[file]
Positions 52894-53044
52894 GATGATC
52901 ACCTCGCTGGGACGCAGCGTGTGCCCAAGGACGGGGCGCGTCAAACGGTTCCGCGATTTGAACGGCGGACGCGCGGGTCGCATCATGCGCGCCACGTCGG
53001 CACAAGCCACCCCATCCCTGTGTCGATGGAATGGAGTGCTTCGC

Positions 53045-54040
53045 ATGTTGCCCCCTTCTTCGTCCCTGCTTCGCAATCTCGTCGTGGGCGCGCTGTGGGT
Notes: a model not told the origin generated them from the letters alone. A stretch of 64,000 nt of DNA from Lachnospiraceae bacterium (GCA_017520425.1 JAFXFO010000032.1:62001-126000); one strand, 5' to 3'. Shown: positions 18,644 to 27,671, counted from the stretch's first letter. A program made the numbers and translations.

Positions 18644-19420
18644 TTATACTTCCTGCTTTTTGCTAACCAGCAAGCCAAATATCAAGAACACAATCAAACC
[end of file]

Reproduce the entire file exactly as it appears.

Positions 52894-53044
52894 GATGATC
52901 ACCTCGCTGGGACGCAGCGTGTGCCCAAGGACGGGGCGCGTCAAACGGTTCCGCGATTTGAACGGCGGACGCGCGGGTCGCATCATGCGCGCCACGTCGG
53001 CACAAGCCACCCCATCCCTGTGTCGATGGAATGGAGTGCTTCGC

Positions 53045-54040
53045 ATGTTGCCCCCTTCTTCGTCCCTGCTTCGCAATCTCGTCGTGGGCGCGCTGTGGGT
Notes: a model not told the origin generated them from the letters alone. A stretch of 64,000 nt of DNA from Lachnospiraceae bacterium (GCA_017520425.1 JAFXFO010000032.1:62001-126000); one strand, 5' to 3'. Shown: positions 18,644 to 27,671, counted from the stretch's first letter. A program made the numbers and translations.

Positions 18644-19420
18644 TTATACTTCCTGCTTTTTGCTAACCAGCAAGCCAAATATCAAGAACACAATCAAACC